Basically, the motivation behind the isogeometric analysis was the bottleneck that has existed since a long time in the creation of suitable model. The creation of suitable model involves many steps that take a lot of time, so it is necessary to introduce the concept that bridges the gap between the computer-aided design (CAD) and the IGA studied by Hughes et al. [7]. On this subject, a lot of research has been published. IGA has attained much attention in the numerical field, especially in structures. IGA uses the same basis function that was used by CAD for geometry exactness as well as the approximation of the solution for the analysis. One of the most important features of IGA is that they achieve a desired degree of smoothness by using the choice of interpolation order in comparison with FEM. That is why IGA easily fulfills the C1 continuity requirements of plate element using HSDT which is also used in the present study.

In this work, natural vibration behavior of CNTRC plates is investigated further using IGA based on the semi-refined HSDT (SRHSDT7) [8]. Considering plates of more general type of plan form become essential for use sometimes, non-rectangular plates of non-unit aspect ratio are considered herein. Four different types of volume fraction distributions of CNTs vary across the thickness, as per Van et al. [9]. The formulation developed is incorporated into a computer program developed in-house.

Methodology and problem description

As already mentioned, the present analysis is performed using IGA formulation based on HSDT. The volume fraction of CNT, considered for the four types of volume fraction distributions, varies with thickness direction z, such as uniformly distributed (UD) CNTRC, functionally graded V (FG-V)-type distribution, functionally graded X (FG-X)-type distribution and functionally graded O (FG-O)-type distribution of CNTRC plates as shown in Fig. 1 [9].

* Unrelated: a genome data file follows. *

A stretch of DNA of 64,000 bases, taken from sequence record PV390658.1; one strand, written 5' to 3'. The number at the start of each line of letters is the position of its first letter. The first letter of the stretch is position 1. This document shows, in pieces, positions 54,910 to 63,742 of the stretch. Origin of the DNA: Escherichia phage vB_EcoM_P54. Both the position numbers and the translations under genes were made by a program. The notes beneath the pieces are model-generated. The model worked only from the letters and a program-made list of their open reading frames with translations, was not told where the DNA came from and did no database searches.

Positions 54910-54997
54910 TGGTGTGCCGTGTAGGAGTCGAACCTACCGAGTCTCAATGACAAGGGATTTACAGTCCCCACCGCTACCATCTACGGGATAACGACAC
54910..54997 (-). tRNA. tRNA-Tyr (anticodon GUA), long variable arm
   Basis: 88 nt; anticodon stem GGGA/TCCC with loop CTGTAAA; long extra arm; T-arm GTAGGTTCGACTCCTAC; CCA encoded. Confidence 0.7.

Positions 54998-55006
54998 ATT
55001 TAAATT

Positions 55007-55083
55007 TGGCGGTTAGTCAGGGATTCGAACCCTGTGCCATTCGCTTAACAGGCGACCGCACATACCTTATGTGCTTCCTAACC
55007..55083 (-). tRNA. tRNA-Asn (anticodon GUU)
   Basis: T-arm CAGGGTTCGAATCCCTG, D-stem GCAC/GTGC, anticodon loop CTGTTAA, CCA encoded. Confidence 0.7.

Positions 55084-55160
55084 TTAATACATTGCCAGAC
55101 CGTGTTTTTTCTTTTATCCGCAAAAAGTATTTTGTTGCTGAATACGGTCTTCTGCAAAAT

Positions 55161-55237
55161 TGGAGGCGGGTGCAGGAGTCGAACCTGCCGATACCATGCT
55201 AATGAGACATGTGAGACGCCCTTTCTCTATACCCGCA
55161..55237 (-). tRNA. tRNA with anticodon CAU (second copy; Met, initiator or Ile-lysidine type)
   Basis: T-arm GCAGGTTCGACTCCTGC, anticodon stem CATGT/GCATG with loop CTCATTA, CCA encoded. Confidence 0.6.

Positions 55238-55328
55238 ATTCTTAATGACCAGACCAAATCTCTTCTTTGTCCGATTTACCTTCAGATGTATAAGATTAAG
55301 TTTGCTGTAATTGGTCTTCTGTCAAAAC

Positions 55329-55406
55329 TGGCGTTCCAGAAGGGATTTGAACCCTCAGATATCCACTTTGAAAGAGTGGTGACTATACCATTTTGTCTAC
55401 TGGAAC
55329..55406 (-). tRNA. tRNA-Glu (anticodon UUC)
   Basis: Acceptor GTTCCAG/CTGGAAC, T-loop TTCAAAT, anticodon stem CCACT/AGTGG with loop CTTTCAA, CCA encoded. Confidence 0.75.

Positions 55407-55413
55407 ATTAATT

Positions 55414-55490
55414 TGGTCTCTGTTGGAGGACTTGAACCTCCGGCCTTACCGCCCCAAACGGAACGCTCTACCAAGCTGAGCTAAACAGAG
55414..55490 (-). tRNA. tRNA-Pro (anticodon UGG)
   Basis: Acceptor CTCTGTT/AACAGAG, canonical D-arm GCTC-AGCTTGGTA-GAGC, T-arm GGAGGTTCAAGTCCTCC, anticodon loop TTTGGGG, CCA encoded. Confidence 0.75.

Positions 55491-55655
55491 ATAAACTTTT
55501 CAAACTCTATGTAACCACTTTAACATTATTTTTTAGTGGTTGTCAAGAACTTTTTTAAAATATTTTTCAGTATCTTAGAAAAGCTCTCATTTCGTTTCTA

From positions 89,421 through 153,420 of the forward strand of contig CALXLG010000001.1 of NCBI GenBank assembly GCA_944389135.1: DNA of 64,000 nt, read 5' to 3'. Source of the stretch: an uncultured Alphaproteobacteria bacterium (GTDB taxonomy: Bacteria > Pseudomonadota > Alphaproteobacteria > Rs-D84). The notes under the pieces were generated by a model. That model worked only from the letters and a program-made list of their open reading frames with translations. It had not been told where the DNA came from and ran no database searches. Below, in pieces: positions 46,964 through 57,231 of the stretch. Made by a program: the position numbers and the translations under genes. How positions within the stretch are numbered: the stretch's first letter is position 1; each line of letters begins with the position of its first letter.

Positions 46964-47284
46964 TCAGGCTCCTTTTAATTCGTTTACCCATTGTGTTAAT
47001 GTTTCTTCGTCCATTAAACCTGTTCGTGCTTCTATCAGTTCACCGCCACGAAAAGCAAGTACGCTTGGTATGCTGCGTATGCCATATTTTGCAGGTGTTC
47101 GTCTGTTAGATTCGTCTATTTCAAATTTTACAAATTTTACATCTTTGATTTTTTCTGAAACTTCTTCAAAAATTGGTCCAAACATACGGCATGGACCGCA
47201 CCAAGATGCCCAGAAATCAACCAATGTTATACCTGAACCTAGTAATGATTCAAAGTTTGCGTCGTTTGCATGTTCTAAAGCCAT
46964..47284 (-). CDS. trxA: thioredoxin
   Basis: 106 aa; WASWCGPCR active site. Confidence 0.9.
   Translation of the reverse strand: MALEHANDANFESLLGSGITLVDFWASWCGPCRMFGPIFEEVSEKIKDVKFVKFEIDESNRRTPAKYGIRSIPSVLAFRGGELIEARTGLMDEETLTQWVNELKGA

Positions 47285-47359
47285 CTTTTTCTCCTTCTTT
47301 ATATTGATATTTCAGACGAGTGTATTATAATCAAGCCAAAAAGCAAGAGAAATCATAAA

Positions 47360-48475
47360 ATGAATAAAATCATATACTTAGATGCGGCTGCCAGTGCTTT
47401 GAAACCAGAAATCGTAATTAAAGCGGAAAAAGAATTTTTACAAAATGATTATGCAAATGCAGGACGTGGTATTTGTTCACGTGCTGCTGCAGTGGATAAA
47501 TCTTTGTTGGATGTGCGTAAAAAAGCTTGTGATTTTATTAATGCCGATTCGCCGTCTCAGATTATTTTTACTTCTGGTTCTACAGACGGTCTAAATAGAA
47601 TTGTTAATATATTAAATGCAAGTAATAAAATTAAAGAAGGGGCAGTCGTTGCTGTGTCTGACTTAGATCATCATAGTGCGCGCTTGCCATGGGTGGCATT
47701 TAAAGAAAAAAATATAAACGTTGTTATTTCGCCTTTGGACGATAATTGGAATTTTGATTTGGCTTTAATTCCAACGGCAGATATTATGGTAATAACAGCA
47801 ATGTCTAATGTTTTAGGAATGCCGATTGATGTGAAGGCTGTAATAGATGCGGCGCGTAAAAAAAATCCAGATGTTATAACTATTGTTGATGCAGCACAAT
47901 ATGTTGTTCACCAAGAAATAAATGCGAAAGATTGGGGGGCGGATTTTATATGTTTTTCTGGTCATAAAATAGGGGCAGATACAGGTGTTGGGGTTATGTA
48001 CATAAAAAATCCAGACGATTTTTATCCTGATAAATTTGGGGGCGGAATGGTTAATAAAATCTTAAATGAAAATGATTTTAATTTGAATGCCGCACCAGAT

Fig. 1
figure1

Configuration of CNTRC plates: a UD CNTRC plate, b FG-V CNTRC plate, c FG-O CNTRC plate and d FG-X CNTRC plate

The distributions of CNTs along the thickness direction of the CNTRC plate are expressed by Eq. 1 [9]:

$$\left\{ {\begin{array}{*{20}l} {V_{\text{CNT}} = V_{\text{CNT}}^{*} } \hfill & {\left( {{\text{UD}}\,{\text{CNTRC}}} \right)} \hfill \\ {V_{\text{CNT}} \left( z \right) = \left( {1 + \frac{2z}{h}} \right)V_{\text{CNT}}^{*} } \hfill & {\left( {{\text{FG {-} V}}\,{\text{CNTRC}}} \right)} \hfill \\ {V_{\text{CNT}} \left( z \right) = 2\left( {1 - \frac{2\left| z \right|}{h}} \right)V_{\text{CNT}}^{*} } \hfill & {\left( {{\text{FG{-} O}}\,{\text{CNTRC}}} \right)} \hfill \\ {V_{\text{CNT}} \left( z \right) = 2\left( {\frac{2\left| z \right|}{h}} \right)V_{\text{CNT}}^{*} } \hfill & {\left( {{\text{FG{-} X}}\,{\text{CNTRC}}} \right)} \hfill \\ \end{array} } \right.$$